His good name. Like she'd done nothing, like she hadn't helped him all these years. When Patsy stole a glance, she saw Barbara was studying her shoes. It was embarrassing to be here, having this conversation with her father in front of Barbara and Delia. Especially in front of Delia, who couldn’t keep a gawking expression from her face. Delia’s family must be all sweetness and light, their disagreements nothing like the discord bred from moneyed politics and family legacies. 

“I trust you’ll be pleased with your replacement.” Jeremy stood near Barbara, gesturing to her like she was a sculpture in a museum display. “I daresay that Barbara might be even more talented that you are, Patience.”

He was just going to be cruel. Patsy should never have listened to Trixie. She’d known her father would only be nasty. She wasn’t like a daughter to him, or at least not one he’d love unconditionally. He only found her useful when she served the purpose he wanted her to serve. 

She wished her mother was still alive. If she had a mother, perhaps she wouldn’t care so much what Jeremy thought or said about her. Perhaps she wouldn’t try so hard to please him. But if her mother was alive, and Patsy's parents were still married, she would have to wonder about her mother’s character, too, for staying with such a man. As it was, she could think of her mother only in nostalgic memory, as good-hearted.

Patsy couldn’t think of a thing to say, but Delia could. “There’s no need to be cruel to Patsy, Mr. Mount,” the brunette said, quietly, stubbornly.

“Pardon me?” Jeremy said, that same smirk on his face that made it seem that he felt anyone who went against him was a peon.

“Delia, don’t,” Patsy hissed. 

“Patsy was good, and you know it,” Delia continued. “She might have made you mad, Mr. Mount, but you don’t want to be estranged from her forever, do you?”

Jeremy's smile faded, replaced with a stony-faced frown. “This is none of your affair, Miss Busby.”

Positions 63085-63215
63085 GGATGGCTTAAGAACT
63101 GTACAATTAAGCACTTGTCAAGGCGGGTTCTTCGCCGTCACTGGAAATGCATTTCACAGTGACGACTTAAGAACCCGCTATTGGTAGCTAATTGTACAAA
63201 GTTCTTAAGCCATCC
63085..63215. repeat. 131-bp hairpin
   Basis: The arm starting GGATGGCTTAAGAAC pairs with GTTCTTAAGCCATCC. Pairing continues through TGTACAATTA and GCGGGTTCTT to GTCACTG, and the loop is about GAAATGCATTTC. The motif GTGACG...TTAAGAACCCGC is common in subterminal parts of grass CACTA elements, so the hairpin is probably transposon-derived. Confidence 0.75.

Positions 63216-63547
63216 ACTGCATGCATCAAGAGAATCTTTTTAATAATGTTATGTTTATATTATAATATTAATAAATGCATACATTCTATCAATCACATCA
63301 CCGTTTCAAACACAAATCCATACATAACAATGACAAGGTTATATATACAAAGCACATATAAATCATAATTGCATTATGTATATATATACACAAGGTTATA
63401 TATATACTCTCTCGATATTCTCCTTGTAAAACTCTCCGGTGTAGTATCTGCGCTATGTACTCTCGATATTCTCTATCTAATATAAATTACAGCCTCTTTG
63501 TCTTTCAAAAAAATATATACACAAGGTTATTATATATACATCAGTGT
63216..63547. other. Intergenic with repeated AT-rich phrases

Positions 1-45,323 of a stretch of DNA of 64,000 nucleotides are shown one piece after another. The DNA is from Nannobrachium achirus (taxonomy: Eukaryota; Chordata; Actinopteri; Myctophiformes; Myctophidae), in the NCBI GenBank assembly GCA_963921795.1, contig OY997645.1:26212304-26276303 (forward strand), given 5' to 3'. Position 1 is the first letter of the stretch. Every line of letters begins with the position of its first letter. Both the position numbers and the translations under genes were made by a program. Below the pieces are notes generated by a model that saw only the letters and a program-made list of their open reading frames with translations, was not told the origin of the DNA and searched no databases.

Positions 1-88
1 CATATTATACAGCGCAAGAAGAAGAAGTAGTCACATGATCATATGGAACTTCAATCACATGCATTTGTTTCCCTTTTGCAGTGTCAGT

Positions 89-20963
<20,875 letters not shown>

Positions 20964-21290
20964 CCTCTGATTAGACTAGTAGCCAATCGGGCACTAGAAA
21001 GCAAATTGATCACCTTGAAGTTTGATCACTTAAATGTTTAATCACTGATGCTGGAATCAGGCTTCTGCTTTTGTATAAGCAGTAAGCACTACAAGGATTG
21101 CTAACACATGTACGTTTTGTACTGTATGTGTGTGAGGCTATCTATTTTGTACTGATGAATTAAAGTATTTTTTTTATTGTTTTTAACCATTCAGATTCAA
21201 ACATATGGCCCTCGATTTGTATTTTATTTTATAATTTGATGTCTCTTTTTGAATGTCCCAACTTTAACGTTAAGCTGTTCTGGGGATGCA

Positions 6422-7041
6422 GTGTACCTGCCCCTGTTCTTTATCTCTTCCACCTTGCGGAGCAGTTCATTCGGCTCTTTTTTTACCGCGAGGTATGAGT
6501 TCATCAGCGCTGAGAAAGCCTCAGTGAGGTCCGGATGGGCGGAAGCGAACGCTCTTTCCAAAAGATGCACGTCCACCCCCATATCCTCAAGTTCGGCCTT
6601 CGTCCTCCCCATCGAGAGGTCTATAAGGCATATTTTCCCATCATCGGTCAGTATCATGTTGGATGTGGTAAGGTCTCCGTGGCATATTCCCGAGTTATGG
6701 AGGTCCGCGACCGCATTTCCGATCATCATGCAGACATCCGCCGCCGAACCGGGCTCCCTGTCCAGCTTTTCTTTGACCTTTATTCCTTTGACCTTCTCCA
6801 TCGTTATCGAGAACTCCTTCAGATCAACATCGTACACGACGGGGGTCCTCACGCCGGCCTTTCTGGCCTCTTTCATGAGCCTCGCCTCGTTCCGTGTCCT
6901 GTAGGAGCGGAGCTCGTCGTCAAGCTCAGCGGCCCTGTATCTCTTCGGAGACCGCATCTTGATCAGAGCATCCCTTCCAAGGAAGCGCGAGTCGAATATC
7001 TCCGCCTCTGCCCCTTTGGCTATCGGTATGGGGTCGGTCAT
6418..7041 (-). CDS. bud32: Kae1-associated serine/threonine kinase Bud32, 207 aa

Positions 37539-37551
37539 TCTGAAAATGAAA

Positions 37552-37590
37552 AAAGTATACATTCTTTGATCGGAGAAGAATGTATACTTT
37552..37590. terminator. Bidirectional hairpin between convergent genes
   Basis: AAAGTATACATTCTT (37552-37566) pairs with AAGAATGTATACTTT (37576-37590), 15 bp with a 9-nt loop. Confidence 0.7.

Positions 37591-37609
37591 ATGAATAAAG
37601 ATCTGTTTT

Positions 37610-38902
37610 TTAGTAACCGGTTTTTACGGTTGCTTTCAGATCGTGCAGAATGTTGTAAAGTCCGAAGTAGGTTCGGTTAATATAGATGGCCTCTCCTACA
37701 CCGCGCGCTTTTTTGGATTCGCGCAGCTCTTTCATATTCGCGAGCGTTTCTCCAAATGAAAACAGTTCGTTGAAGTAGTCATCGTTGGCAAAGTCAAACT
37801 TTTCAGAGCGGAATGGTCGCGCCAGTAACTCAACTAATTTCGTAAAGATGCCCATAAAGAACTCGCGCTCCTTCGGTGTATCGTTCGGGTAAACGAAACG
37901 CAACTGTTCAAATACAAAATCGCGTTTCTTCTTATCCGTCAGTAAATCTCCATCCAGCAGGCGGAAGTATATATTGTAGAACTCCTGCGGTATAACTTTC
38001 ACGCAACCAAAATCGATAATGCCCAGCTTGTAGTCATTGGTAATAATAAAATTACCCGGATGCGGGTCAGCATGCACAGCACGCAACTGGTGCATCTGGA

Barbara looked like she hoped the floor would swallow her through it.

“Delia, please stop!” Patsy said, grabbing onto Delia’s wrist to shut her up. Jeremy couldn't do anything to one of his leads now, but he would, later. He never forgot anyone who crossed him. Delia may have - in less than 60 seconds - ruined her career. 

Patsy stood in front of Delia and spent a long moment glowering at her father. Then she grabbed Delia’s wrist and pulled her down the hallway. Delia looked like a little boxer who kept twisting around like she might pop Jeremy Mount one, but Patsy’s grip was strong, and Delia followed along.


At the tea shop, Delia seemed angrier than Patsy was. “I would quit, Pats, really I would,” Delia said, shifting on her chair like she couldn’t keep still. “I will if you want me to.”

Patsy smiled and touched Delia’s hand across the table. “No, don't commit career suicide on my account.”

“He’s so infuriating.” Delia shook her head. “That little smile.”

“I know.” Patsy nodded; her father’s face was all too familiar to her.

“I want to let him have it, Patsy. God, just make him half as mad as he made me. I can’t think of the last time I was so angry.” Then she looked at Patsy like she hadn’t realize the redhead was sitting across from her. “Except at you, just the other night! When you kissed me and then sprinted across town.”

“Keep your voice down!” Patsy whispered.

Delia shook her head again; Patsy's insistence on quiet seemed to only make her madder. “How is it that all the Mounts know how to push my buttons?” she said. 

Patsy shrugged. “We just behave badly and think we can get away with it, I suppose.”

Delia wasn't cracking; she stared out the window into drizzling rain.